The Inuit Way of Life

Eskimo girl named Minnie
Photo © 1906 University of Washington Libraries Digital Collections | more info (via: Wylio)

{It's important for children to understand the history of our country - even before it became a nation in 1776. November being "American Indian Heritage Month" makes it a great time to explore the various native peoples and cultures that could be found in America before the land was "discovered" and settled by easterners. This series of lessons attempts to introduce your preschoolers to the original Americans.}

Unit Introduction

  • Having been granted the proper permissions, take your students on a trip to an "unknown" part of the school (i.e. the gym locker rooms, the teacher's lounge, the janitor's closet, etc.). Before opening the door, ask your students if they know what's behind it. Take a few answers and then unveil the mystery room. Explain to your students that, at one time, the world seemed just as big and "unknown" as the school seems at times. They will be surprised to find out that, just like they had no idea the mystery room in the school existed, many people didn't know that America existed (or the native peoples occupying it!)
  • Back in the classroom, find a globe and show students where Spain, Asia, and America are located. Introduce Columbus - his mission, his journey, and his discovery.
  • Provide your students with a map of America and ask them where they think the Native Americans lived before Columbus arrived. Next, show them a map of the Native American Cultures/Groups inhabiting the Americas. Discuss how every part of the Americas is highlighted – showing that native communities were spread throughout both continents.
  • Armed with a piece of printer paper and graphic art tools, have your students draw an Indian. Discuss different stereotypes - clothing, houses, language, etc. (at their level of course) - explaining that not all Native Americans dressed or acted in these ways. Because of differences in environment and resources, there were notable differences between each cultural group and tribe. Let your students know that they will be learning about these very differences in the next unit.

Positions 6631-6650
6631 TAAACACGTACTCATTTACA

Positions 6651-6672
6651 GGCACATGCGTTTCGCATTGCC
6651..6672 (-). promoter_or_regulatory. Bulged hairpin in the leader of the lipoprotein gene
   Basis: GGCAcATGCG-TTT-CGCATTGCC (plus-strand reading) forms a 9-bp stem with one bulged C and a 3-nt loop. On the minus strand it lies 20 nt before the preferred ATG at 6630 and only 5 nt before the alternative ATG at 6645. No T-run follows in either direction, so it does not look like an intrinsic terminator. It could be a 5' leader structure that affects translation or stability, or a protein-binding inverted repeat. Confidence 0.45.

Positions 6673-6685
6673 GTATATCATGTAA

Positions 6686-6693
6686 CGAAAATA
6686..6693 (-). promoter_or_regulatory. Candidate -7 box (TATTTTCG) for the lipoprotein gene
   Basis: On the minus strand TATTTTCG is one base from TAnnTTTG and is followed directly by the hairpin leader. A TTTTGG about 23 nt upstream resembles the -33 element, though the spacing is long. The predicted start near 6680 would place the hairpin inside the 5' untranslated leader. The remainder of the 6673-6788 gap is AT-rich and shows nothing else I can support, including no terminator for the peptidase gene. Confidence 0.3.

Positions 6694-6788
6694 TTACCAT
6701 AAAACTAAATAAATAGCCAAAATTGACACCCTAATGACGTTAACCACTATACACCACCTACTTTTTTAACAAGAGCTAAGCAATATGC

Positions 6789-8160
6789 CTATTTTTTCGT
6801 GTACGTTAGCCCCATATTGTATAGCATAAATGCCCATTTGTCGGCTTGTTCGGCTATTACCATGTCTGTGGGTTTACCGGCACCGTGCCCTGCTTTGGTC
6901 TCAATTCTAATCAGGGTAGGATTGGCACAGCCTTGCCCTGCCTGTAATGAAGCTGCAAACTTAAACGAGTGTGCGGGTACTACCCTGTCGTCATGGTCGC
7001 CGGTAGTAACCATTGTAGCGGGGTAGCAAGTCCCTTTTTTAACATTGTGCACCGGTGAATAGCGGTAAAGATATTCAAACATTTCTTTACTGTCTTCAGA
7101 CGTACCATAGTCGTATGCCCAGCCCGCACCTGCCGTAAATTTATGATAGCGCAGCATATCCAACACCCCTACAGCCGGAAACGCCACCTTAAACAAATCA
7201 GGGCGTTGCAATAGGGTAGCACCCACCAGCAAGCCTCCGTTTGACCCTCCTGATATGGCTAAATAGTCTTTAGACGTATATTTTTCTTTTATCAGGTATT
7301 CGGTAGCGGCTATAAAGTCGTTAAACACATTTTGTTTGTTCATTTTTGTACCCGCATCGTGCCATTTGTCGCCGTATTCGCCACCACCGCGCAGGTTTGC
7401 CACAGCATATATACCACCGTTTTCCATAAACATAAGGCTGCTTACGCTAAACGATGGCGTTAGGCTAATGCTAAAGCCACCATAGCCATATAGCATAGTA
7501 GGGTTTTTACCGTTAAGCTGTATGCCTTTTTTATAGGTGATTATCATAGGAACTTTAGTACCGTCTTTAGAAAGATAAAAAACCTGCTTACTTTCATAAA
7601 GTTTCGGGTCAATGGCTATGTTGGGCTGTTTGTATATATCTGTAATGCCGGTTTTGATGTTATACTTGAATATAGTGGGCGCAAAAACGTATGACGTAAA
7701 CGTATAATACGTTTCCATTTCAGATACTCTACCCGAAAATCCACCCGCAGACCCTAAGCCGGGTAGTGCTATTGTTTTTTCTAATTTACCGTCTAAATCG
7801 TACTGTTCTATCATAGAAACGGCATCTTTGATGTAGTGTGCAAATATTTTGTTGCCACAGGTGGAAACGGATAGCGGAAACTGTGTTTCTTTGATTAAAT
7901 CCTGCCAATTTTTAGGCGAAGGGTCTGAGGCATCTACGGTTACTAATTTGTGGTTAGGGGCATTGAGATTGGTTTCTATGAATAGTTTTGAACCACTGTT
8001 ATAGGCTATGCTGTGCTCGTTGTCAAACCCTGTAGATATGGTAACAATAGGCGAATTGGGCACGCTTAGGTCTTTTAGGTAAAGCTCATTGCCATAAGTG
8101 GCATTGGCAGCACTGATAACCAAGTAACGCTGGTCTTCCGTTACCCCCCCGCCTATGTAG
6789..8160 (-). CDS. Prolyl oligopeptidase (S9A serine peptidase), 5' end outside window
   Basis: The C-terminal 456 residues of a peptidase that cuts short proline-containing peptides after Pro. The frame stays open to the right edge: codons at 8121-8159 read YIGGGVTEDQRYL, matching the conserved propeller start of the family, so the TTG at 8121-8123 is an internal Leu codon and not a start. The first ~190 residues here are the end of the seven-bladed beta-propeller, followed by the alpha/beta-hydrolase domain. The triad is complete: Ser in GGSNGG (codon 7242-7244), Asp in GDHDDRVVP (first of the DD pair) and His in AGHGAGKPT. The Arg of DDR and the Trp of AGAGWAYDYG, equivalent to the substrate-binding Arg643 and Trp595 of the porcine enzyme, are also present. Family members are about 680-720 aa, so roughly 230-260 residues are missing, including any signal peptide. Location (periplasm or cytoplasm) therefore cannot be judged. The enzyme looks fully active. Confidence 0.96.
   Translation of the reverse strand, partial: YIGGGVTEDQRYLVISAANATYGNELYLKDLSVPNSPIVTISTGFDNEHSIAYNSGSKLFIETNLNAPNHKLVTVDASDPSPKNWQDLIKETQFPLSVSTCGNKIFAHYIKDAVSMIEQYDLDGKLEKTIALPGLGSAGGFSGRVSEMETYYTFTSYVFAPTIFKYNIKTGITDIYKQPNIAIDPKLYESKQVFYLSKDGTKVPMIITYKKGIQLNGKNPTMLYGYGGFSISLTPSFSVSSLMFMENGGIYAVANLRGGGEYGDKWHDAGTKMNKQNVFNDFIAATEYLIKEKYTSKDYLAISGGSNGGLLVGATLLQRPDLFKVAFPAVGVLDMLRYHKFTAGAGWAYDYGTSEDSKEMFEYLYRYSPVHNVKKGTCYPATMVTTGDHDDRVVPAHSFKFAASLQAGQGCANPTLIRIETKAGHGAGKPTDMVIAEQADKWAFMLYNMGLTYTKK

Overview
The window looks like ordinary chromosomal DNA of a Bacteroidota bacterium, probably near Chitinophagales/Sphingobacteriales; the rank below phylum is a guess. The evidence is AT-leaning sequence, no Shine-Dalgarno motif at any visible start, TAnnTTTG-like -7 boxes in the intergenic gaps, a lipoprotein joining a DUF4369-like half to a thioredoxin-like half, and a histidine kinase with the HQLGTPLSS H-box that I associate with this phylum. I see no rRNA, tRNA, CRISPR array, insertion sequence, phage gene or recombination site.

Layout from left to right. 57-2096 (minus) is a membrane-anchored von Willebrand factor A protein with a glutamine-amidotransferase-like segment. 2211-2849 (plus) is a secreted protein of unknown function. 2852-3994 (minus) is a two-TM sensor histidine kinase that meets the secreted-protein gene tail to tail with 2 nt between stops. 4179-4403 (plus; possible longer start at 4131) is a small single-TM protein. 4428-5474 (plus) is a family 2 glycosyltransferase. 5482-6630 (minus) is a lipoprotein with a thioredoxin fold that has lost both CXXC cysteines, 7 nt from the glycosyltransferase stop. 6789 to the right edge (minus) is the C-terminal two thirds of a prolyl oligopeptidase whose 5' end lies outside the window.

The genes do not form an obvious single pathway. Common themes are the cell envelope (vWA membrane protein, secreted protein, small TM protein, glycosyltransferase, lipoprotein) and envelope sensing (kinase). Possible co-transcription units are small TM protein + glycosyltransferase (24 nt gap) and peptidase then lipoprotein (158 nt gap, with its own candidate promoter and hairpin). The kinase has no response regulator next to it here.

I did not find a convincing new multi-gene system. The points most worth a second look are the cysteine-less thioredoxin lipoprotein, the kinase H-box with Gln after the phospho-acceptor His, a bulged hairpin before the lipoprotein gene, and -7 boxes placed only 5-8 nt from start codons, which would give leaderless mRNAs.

The Inuit (Eskimos)

The objective of this lesson is to teach your preschoolers about the Inuit way of life - where they live, the climate in their region, housing, how they dress (both regularly and ceremonially), what they eat, their customs, transportation, and everyday tools/weapons.

Basic Information

  • Habitat: Arctic (North)
  • Housing: Igloos or tents/houses made from animal skins, wood, sod, or mud
  • Clothing: Sealskin parkas in the summer, caribou skin parkas in the winter, and boots made of walrus hide
  • Food: Expert fisherman and hunters - the Inuits survived on seal, walrus, caribou and other animals
  • Tools/Transportation: Harpoons, kayaks, umiaks (open boats made of wood and skin), and dog sleds

Literature & Songs

  • Five Little Eskimos Song >> Consider designing finger puppets for a fun fingerplay.
  • Mama Do You Love Me? by Barbara M. Joosse.
  • The Polar Bear Son: An Inuit Tale by Lydia Dabcovich.

Dress Like An Eskimo Activity

Discuss with your students what the weather is like in the Arctic. Show them pictures of the clothing worn by the Inuits. To help them understand the many layers worn by this Native American tribe, take turns dressing students like Eskimos. Be sure to collect the following to put over student clothing:

  • Bulky sweatshirt = Inuit "inner" coat.
  • Sweatpants = Inuit "inner" pants.
  • Snow pants = Inuit "outer" pants.
  • Snow parka = Inuit "outer" coat.
  • Large thermal socks = Inuit stockings.
  • Snow boots = Inuit "mukluks".
  • Leather work gloves = Inuit mittens.
  • Knitted hat and fur hood
  • Goggles

It might also be fun to collect several Eskimo "outfits" then have a relay race - students are divided into teams, the first player on each team is helped into the outfit, completes a task (i.e. 'runs' to the end of the mat and back balancing a craft pom pom on a plastic spoon, etc.), races back to the finish line, transfers the Eskimo outfit to the next player in line who must complete the same task, and this process repeats until all team members have played. The team who does it the quickest, wins!

Inuit Sensory Table

Consider filling your sensory table with Insta-Snow™ and Inuit-themed objects - plastic animals (seals, whales, caribou, dogs, etc.), boats, small Styrofoam blocks (for igloo building!), and other fun items! Your preschoolers will be delighted with the change - and amazed to find snow inside, in November!

For more great lesson ideas, games, crafts, etc. be sure to check out this American Indians Heritage Series: The Inuits. Native Languages of the Americas is another a great resource for learning about Inuit heritage, traditions, and way of life!